Creature Feature

Creature Feature – Nature in Disguise

Posted by  //  October 28, 2020  //  Articles, Creature Feature

Although wild animals don’t trick-or-treat, many do disguise themselves through camouflage.  Both predator and prey species improve their odds of survival by staying concealed.

Different animals use different types of camouflage.  Gray squirrels employ ‘color matching’ to avoid the sharp eyes of hungry hawks and owls.  The next time you see a gray squirrel in a tree, notice how it blends in with the bark.  The fur along its back and tail may even have a greenish tinge that matches tree moss.  

Another form of camouflage known as ‘disruptive coloration’ uses contrasting colors and markings like spots, splotches and stripes that help obscure an animal’s recognizable profile.  The northern pike has a long, green body splashed with pale spots, allowing it to disappear in aquatic weed beds.  Meanwhile, the barred and dappled plumage of the ruffed grouse makes it challenging to detect in shaded forests.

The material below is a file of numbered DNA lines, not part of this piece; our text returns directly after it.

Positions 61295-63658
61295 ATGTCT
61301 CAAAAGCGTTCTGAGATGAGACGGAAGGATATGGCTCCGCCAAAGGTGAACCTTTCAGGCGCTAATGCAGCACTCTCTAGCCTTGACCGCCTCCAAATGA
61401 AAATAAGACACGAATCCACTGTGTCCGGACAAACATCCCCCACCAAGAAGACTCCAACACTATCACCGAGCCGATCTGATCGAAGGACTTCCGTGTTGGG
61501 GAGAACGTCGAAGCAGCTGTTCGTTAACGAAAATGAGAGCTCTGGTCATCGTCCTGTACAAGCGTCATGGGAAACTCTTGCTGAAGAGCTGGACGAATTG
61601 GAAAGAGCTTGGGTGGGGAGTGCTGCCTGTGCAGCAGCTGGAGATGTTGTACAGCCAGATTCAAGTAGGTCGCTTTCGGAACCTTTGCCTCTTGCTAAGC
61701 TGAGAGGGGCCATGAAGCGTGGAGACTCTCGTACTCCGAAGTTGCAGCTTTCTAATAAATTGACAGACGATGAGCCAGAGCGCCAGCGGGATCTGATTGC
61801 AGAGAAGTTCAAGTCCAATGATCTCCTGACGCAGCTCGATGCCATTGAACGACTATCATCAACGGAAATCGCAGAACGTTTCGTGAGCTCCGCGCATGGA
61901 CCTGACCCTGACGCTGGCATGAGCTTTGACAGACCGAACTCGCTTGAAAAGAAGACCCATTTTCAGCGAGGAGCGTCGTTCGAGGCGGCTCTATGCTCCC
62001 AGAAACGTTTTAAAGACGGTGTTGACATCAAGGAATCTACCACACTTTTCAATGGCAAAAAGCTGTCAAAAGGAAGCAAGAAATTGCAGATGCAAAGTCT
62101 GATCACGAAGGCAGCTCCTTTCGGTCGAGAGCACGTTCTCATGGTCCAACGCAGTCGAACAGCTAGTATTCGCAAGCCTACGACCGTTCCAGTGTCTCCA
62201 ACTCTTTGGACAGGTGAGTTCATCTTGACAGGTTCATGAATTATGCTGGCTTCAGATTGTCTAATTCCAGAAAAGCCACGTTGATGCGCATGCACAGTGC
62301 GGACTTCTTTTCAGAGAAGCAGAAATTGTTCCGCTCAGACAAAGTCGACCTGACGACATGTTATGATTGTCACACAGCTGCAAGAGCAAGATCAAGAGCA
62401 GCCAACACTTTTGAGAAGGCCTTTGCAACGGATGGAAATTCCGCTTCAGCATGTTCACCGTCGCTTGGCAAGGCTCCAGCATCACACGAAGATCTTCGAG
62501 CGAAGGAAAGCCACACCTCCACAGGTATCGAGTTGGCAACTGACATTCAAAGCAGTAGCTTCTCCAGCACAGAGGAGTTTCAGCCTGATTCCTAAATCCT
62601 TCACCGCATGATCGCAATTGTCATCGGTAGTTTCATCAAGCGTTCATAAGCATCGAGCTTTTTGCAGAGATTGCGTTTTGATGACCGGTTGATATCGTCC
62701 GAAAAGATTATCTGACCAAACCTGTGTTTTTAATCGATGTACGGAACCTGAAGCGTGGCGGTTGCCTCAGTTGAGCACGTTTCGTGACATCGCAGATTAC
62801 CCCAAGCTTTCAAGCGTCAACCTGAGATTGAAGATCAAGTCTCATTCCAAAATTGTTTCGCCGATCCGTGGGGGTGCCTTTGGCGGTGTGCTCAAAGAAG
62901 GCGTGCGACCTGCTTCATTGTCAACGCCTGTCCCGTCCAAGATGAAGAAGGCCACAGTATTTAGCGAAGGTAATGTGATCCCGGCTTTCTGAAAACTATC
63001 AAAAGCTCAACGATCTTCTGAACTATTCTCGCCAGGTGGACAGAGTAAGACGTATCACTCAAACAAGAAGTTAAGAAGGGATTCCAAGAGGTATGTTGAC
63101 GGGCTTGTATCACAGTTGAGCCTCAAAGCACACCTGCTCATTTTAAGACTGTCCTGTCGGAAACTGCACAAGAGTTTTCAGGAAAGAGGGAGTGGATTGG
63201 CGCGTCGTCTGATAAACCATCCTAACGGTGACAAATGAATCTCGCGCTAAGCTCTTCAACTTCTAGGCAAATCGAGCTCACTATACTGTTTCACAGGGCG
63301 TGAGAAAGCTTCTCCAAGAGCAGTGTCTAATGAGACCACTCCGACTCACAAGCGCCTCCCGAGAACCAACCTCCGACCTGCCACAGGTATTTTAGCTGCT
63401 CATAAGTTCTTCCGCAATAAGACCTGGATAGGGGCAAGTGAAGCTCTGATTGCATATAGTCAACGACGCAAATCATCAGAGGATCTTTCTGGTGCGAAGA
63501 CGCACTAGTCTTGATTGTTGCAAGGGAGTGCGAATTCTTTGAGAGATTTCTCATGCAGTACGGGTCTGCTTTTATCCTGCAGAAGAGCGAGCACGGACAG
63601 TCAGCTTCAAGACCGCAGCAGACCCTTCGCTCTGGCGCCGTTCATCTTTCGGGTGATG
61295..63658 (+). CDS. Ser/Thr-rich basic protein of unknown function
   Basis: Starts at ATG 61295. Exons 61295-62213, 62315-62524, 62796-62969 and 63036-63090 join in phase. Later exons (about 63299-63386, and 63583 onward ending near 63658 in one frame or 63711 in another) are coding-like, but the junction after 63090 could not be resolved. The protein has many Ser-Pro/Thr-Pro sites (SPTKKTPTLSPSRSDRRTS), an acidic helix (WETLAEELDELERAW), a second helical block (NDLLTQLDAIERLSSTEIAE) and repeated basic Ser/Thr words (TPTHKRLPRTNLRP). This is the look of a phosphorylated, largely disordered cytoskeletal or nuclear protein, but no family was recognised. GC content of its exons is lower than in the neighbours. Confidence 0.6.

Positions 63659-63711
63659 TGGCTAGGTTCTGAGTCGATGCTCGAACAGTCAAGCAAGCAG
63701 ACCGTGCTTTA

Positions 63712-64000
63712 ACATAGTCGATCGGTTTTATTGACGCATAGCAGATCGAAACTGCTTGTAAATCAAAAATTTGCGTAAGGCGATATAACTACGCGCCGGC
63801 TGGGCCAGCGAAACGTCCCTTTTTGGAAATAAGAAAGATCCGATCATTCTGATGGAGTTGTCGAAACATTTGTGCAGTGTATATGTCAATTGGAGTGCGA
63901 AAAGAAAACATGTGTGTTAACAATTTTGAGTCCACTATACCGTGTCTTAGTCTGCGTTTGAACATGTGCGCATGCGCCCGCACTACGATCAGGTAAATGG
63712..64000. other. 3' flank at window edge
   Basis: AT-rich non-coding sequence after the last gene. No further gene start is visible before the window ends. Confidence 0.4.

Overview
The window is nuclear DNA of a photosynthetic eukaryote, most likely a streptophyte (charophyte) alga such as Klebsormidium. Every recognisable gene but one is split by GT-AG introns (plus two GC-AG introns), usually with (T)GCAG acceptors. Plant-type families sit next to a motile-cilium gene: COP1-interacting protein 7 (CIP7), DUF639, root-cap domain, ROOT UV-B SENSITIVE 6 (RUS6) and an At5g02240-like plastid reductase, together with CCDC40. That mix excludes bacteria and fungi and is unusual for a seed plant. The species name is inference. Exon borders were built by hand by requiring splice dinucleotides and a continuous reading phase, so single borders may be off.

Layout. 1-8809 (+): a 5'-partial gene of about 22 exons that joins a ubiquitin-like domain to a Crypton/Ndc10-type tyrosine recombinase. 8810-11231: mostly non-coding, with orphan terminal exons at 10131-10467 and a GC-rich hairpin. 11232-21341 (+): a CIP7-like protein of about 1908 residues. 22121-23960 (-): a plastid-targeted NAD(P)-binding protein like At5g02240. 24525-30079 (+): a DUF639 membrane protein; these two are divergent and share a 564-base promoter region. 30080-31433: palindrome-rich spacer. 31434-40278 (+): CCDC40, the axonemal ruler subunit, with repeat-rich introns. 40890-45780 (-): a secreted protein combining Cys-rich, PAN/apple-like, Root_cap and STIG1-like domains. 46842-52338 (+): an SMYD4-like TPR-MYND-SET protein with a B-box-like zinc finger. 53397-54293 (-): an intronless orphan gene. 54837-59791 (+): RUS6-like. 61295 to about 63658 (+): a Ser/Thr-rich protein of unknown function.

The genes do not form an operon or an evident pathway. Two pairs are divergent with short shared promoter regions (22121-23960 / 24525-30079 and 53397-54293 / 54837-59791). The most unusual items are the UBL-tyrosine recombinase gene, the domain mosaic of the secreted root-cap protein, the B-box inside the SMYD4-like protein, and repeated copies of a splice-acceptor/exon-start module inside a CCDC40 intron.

‘Self-decoration’ is a fascinating kind of camouflage where creatures use things within their habitat to disguise themselves.  Both snapping and painted turtles exemplify self-decoration when they allow algae or tiny water plants to grow on their shells.  The caddisfly larva spins a silk case for protection, then adds bits of sand, gravel and plant fragments.  These decorations strengthen its mobile home and camouflages the caddisfly as it matures underwater.

Article and photo by Margie Manthey

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